5. Counting on Katherine: How Katherine Johnson Saved Apollo 13 by Helaine Becker and illustrated by Dow Phumiruk. This beautiful new picture book traces West Virginia’s recently discovered hero Katherine Johnson, of Greenbrier County, educated at West Virginia State University and WVU, who then worked quietly behind the scenes at NASA doing the math that made space travel possible. It’s aimed at younger students, but it has something to inform and inspire all ages.


6. Henry Builds a Cabin by D.B. Johnson. This is the first in a short series of picture books drawing on specific stories and imagery of Henry David Thoreau. This Henry is a bear who sets about building a cabin in the woods. The sentences are simple enough for little ones to follow, but the book is even better in fourth and fifth grades, where students kick off discussion with  “Why is he doing that?” Or someone insists that no one can build a house for 28 dollars, 12 and a half cents, and we discover the word inflation.


7. Cendrillon by Robert D. San Souci and illustrated by Brian Pinkney. This is another picture book that grows with the students. It’s the Cinderella story, so easily recognizable, but set in the French West Indies, with all the color, imagery and a peppering of French Creole language. Also, it is told from the point of view of the Fairy Godmother, or nannin’.

 


8. Alvin Ho: Allergic to Girls, School and Other Scary Things by Lenore Look and illustrated by LeUyen Pham. A chapter book, this features second-grader Alvin Ho, aka his superhero alter-ego Firecracker Man, who does everything you would expect, except that as soon as he steps off the bus at school he can’t talk. The characters inspire laughs and compassion in listeners. It’s not too young for third grade, where students begged for the next one in the series.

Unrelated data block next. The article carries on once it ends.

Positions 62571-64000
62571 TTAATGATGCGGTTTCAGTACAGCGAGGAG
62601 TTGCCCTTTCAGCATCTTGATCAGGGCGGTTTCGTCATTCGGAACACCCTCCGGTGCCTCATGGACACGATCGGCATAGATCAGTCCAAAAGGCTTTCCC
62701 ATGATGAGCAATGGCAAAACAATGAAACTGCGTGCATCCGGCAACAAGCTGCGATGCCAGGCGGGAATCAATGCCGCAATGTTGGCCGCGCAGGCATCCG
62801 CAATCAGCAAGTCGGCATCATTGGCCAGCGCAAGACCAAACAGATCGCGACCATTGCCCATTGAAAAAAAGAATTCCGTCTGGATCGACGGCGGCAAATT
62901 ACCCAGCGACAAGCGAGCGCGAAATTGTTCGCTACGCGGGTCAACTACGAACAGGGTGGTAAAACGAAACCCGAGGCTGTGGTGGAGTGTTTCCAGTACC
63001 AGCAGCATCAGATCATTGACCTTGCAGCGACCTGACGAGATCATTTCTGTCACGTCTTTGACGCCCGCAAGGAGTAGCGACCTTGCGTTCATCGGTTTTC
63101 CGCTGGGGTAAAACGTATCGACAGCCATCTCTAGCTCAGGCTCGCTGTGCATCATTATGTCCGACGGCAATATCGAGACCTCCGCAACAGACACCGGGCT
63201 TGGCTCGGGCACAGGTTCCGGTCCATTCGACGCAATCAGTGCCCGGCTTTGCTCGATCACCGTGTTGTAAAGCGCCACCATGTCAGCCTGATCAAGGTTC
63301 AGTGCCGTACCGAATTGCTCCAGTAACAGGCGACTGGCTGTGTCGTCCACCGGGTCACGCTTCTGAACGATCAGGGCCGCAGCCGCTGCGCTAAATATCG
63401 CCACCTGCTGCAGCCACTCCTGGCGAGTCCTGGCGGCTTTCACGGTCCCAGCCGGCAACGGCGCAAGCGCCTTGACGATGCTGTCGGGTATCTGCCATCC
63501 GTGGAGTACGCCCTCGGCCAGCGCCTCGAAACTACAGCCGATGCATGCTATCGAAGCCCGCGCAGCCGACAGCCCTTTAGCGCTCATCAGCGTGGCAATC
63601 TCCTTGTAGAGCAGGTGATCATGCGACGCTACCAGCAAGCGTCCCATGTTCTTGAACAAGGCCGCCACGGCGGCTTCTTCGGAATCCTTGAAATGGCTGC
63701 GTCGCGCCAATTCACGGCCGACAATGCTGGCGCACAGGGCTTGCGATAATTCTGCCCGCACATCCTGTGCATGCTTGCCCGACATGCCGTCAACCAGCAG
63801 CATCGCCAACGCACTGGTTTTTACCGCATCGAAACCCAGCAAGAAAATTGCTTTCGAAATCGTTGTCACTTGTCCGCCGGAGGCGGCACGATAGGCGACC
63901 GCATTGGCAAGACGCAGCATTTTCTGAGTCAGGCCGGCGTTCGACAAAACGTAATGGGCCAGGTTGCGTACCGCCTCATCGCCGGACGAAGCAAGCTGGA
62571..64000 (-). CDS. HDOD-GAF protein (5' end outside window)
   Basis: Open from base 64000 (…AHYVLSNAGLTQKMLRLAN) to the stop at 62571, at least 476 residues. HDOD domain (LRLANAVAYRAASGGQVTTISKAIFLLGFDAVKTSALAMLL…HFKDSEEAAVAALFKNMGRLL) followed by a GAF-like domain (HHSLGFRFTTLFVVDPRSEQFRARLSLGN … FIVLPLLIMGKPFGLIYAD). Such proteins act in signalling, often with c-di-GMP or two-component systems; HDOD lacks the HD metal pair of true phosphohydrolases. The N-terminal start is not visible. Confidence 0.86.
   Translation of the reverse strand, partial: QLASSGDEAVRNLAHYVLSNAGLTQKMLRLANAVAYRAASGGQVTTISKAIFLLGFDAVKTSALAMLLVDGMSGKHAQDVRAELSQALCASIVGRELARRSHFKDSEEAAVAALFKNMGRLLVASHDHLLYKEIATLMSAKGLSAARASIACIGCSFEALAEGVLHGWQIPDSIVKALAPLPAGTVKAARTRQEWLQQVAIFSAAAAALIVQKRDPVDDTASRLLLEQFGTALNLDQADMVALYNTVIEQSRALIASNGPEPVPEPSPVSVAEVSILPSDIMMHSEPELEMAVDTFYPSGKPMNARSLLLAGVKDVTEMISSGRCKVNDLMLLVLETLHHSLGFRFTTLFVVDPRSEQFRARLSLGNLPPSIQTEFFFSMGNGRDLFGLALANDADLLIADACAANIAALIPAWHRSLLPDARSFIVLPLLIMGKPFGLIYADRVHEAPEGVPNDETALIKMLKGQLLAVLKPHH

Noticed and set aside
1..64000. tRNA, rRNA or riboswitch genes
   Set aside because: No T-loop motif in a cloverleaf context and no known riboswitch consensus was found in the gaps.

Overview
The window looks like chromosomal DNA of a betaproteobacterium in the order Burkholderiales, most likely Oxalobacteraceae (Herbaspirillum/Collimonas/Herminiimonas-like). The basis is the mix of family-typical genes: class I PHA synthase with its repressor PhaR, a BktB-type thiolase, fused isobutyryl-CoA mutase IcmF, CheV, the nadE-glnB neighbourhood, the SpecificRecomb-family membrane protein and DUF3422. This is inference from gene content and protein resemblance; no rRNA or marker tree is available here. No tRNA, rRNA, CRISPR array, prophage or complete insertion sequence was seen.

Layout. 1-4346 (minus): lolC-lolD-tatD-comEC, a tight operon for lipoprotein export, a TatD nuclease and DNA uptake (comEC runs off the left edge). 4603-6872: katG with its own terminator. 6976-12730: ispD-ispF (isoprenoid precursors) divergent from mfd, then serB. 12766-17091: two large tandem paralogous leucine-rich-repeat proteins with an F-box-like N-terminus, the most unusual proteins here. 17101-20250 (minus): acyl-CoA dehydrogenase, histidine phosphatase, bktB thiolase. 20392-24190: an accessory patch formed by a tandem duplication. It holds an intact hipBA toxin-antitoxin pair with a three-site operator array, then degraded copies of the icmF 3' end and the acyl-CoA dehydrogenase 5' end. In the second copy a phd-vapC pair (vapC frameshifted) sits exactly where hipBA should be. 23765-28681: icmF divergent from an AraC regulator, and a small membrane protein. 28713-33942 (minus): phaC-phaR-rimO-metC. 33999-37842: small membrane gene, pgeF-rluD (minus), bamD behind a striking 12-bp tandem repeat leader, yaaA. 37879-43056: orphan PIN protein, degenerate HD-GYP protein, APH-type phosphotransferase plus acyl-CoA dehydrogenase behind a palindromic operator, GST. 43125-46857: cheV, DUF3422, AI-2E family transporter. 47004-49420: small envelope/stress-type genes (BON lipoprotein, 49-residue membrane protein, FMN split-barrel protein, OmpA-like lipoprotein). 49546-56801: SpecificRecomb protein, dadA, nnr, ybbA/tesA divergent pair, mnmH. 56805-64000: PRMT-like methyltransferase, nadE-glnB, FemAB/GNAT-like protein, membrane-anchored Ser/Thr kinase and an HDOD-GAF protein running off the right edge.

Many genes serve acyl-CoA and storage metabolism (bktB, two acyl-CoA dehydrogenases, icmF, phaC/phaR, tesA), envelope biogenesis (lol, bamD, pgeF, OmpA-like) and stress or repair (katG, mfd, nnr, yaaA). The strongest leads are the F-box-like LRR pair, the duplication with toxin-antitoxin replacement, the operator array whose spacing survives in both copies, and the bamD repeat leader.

9. Monsters in West Virginia by Rosemary Ellen Guiley. There is something even more suspenseful about allegations of monsters and fantastic beasts just out of sight, if the places they were supposedly spotted are places you know — Grafton, Point Pleasant, Braxton County, for example. A good lure for older listeners.

 


10. The Miraculous Journey of Edward Tulane by Kate DiCamillo. “I love the connections we can make between how the author explored different kinds of love, friendship, family love, betrayal, all of these rich ideas and plot twists and things that we can look at together when we read those books,” said Christy Schwartz, literacy specialist with the West Virginia Department of Education’s Campaign for Grade Level Reading.